Panda Power confirms closure of electricity and gas supply business

Customers have less than two weeks to switch to new supplier or they will be moved to suppliers of last resort

Panda Power customers have less than two weeks to switch to a new supplier after the company confirmed it was leaving the Irish electricity and gas markets.

Panda has blamed the closure of its operation on unsustainable price increases in the wholesale energy market. “The commercial decision has been reluctantly taken due to the unprecedented, sustained and insurmountable price increases in the international wholesale energy market,” the company said in a statement two days after it was reported to be ceasing operations here.

It noted that wholesale energy prices have risen by over 600 per cent since February 2021. The company is the fourth supplier to beat a retreat from the Irish market in the face of surging wholesale prices this year following the departures of Spanish energy giant Iberdrola and Bright Energy, and Glowpower’s decision to stop taking on any new business.

Panda Power reassured customers that there would be no disruption to their energy supply, and that there would be an opportunity for them to choose a new supplier. However, any customer wanting to do so must act by September 28th, just under two weeks from now.


Customers who do not choose an alternative supplier will automatically transfer to the Commission for Regulation of Utilities’ (CRU) designated suppliers, Electric Ireland for electricity customers and Bord Gáis Energy for gas customers, from September 30th. However, they will be put on those companies’ standard tariff rather than the discounted rate offered to most customers on switching providers.

The CRU said anyone moved to Electric Ireland or Bord Gais Energy under its supplier of last resort protocol would have to stay with those companies for at least a 90-day standstill period. It said that those customers should contact Electric Ireland and Bord Gáis Energy after they are transferred to discuss other tariff offerings available to them. It also advised customers to submit meter readings to their new suppliers to avoid estimated meter readings and the prospect of larger catch-up bills later in the winter.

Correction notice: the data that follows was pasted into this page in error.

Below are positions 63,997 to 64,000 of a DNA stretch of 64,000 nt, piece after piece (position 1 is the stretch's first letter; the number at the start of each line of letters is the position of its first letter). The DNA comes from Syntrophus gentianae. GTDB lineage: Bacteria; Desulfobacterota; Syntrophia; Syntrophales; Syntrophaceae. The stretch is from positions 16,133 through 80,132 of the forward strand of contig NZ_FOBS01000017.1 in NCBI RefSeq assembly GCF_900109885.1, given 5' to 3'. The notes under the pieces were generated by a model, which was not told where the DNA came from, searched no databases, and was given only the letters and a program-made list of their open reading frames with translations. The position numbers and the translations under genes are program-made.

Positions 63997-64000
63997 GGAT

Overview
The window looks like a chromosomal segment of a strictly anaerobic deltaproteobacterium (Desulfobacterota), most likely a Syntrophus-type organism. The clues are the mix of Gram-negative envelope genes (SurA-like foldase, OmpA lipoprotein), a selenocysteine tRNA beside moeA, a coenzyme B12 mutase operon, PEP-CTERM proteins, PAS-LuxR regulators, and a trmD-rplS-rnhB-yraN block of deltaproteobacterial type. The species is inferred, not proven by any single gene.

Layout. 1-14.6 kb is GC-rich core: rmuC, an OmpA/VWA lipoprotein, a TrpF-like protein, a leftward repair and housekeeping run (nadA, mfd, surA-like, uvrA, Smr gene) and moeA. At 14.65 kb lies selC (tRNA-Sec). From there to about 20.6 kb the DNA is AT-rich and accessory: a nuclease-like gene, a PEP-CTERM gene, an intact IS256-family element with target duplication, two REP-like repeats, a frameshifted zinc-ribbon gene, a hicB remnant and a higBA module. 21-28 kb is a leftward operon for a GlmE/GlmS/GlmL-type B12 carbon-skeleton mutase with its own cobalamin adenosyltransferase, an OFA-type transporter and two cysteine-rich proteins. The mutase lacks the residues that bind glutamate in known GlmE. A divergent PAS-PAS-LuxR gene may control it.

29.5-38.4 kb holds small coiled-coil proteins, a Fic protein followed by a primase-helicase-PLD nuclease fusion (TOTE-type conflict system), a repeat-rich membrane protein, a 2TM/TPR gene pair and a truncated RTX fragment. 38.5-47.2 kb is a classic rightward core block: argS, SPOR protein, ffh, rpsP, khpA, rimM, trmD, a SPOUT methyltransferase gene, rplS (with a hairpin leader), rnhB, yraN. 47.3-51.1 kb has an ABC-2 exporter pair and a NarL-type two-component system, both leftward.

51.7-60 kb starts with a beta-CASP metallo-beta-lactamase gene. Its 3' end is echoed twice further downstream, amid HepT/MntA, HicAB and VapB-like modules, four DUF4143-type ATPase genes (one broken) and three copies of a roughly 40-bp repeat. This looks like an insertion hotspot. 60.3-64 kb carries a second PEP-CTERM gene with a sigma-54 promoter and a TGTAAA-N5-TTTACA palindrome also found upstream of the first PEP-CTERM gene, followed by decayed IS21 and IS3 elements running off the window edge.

CRU commissioner Aoife MacEvilly said the supplier of last resort arrangement ensured that Panda Power customers would have no interruption in supply.

“Panda Power Ltd customers do have the opportunity to switch to a new supplier of their choice in advance of the September 28th deadline, and this can be done quickly and easily through the CRU-accredited switching websites, and,” she said.

Panda Power has approximately 50,000 electricity customers and 10,000 gas customers and represents 2 per cent of all domestic electricity customers and 1 per cent of all domestic gas customers, the CRU confirmed. Panda Power Business customers account for 3 per cent of all business/SME electricity customers and 0.04 per cent of all business gas customers, it added.

Panda Power said it would work with all affected employees to redeploy them in the wider group, which is owned by Meath-based Beauparc Utility Group, and has guaranteed that there will be no compulsory redundancies as part of this process.

“The international energy market is facing unprecedented challenges, with wholesale energy costs having risen to unsustainable levels. Over recent months Panda Power has examined all possibilities of absorbing additional cost internally and minimising customer price increases,” a spokesperson said. “Despite our best efforts this is no longer possible, and we cannot justify imposing on customers the substantial price increases now necessary.

“We have, therefore, reluctantly made the decision to leave the Irish electricity and gas market in an appropriate manner, with the least possible impact on our customers.”

The CRU on Tuesday confirmed it had been engaging with a supplier in relation to their ongoing participation in the energy supply market. Where a supplier does seek to exit the market the CRU engages the supplier of last resort process. “Under this process the CRU receives representations from the supplier that wishes to cease supply to customers and to exit the energy supply market(s) and the CRU makes a decision on whether to engage the suppliers of last resort,” it said.

“Through this process the CRU’s objective is to agree an appropriate timeline to protect customers’ interests in terms of their choice to switch supplier and to ensure the continuity of supply for affected customers through the suppliers of last resort.”

Eoin Burke-Kennedy

Eoin Burke-Kennedy

Eoin Burke-Kennedy is Economics Correspondent of The Irish Times